The tank was first used as a battlefield weapon on 15 September 1916 at Flers-Courcelette (part of the Battle of the Somme), ushering in a new era of mechanised warfare. Despite initial progress, the full effectiveness of the tank as a weapon was not fully realised until the inter-war years, and by the onset of World War Two, the tank had become a far more efficient and deadly weapon.
Notable tanks of the time included the German Panzer tanks, the famous Soviet T-34 tank (that proved so highly effective at the Battle of Kursk) and the US M4 Sherman tank. However, it was the German Tiger tank that frequently ranked among the finest, being superior to British and American tanks for most of the war.
Why was this, and did it actually deserve its legendary status?
1. The first Tiger tank prototype was scheduled to be ready for Hitler’s birthday on 20 April 1942
After Germany’s invasion of the Soviet Union on 22 June 1941, they were shocked to encounter Soviet T-34 medium and KV-1 heavy tanks that were far superior to anything they had available. To compete, orders for a German prototype for a new tank thus required a weight increase to 45 tonnes and an increase in gun calibre to 88mm.
Both the Henschel and Porsche companies displayed designs to Hitler at his base in Rastenburg for him to inspect. Unlike the Panther tank, the designs did not incorporate sloped armour. After trials, the Henschel design was considered superior and the more practical to mass produce, largely as the Porsche VK 4501 prototype design needed large quantities of copper – a strategic war material that was in limited supply.
Production of Tiger I began in July 1942, and the Tiger first saw service against the Red Army in September 1942 near the town of Mga (about 43 miles southeast of Leningrad), and then against the Allies in Tunisia in December later that year.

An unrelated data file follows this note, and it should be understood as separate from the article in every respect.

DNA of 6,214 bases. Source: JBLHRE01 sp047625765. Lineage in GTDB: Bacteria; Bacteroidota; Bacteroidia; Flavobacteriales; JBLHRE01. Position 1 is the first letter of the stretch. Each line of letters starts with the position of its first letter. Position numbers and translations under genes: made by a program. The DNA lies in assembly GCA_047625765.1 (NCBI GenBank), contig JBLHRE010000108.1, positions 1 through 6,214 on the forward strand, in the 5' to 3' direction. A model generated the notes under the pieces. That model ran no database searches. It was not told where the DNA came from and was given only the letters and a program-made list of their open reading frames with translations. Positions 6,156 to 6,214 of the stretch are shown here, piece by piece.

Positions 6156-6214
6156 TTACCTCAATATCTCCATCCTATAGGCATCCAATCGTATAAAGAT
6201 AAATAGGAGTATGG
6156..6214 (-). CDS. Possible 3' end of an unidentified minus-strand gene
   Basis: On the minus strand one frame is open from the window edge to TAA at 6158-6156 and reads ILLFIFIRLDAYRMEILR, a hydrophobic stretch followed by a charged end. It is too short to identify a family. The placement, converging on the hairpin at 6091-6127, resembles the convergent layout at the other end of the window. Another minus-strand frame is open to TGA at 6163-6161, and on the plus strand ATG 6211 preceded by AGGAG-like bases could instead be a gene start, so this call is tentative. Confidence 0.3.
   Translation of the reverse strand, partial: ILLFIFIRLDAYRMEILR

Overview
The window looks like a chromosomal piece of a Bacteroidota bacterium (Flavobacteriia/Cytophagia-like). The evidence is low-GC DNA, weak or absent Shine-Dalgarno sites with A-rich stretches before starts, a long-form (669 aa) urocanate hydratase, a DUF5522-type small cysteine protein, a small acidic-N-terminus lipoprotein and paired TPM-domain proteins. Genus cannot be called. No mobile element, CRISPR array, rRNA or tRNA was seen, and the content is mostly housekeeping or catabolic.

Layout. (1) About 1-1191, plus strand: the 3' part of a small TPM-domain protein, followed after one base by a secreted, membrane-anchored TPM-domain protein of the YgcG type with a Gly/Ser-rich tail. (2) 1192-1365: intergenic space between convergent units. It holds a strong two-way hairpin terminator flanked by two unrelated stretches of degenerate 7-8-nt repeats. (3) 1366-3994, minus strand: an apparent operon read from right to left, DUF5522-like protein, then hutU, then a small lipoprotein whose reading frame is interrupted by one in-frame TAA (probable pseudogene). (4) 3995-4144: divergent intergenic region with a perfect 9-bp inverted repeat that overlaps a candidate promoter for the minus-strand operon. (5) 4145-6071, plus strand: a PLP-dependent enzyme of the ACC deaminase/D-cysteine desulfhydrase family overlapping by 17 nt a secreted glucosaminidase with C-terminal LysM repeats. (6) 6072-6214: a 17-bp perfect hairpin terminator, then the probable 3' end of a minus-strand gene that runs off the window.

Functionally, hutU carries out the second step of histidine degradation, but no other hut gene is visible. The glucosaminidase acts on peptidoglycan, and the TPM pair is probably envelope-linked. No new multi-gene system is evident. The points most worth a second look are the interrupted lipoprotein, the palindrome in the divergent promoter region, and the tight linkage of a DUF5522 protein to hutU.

2. Porsche was responsible for the name ‘Tiger’
Despite Henschel’s design being chosen, Ferdinand Porsche did give the tank its nickname, ‘Tiger’, with the Roman numeral added after the Tiger II entered production.
3. 1,837 Tiger I and Tiger II tanks were built in total
The Tiger was still at the prototype stage when it was quickly brought into service, and therefore changes were made throughout the production run, including a redesigned turret with a lower cupola.
Due to slow production rates at the factories, incorporation of these modifications could take several months, meaning it took about twice as long to build a Tiger I as other German tanks. The design was simplified to aid production – partly also as a result of raw material shortages.
A large network of firms produced components for the Tiger, which were then transported by rail to Henschel’s factory in Kassel for final assembly, with a total construction time of around 14 days.
The Tiger was in production for two years, from July 1942 to August 1944. Only 1,347 Tiger 1’s were built – after this, Henschel built 490 Tiger II’s until the war’s end. Any other battlefield machine produced in such limited numbers would be quickly forgotten, but the Tiger’s impressive combat performance was worth it.
4. It had a highly unorthodox manual to encourage soldiers to actually read it
Young tank commanders had little interest in studying pages of instructions and schematic diagrams about their vehicles. Knowing these commanders would be operating their most vital and expensive piece of hardware, Panzer general Heinz Guderian allowed engineers to fill the Tiger’s manual – the Tigerfibel – with humour and a playful tone, as well as racy pictures of scantily-clad women to hold soldiers’ interest.
Each page was printed in just black and red ink, with illustrations, cartoons, and easy-to-read technical diagrams. The Tigerfibel’s success resulted in more unorthodox manuals emulating its style.
5. Nearly everything about the Tiger was over-engineered
The Tiger’s 88mm-wide mobile main gun was so formidable that shells often blasted straight through enemy tanks, coming out the other side. Its heavy armour was also so thick that a crew (usually of 5) could mostly park in front of an enemy anti-tank gun without fear of harm.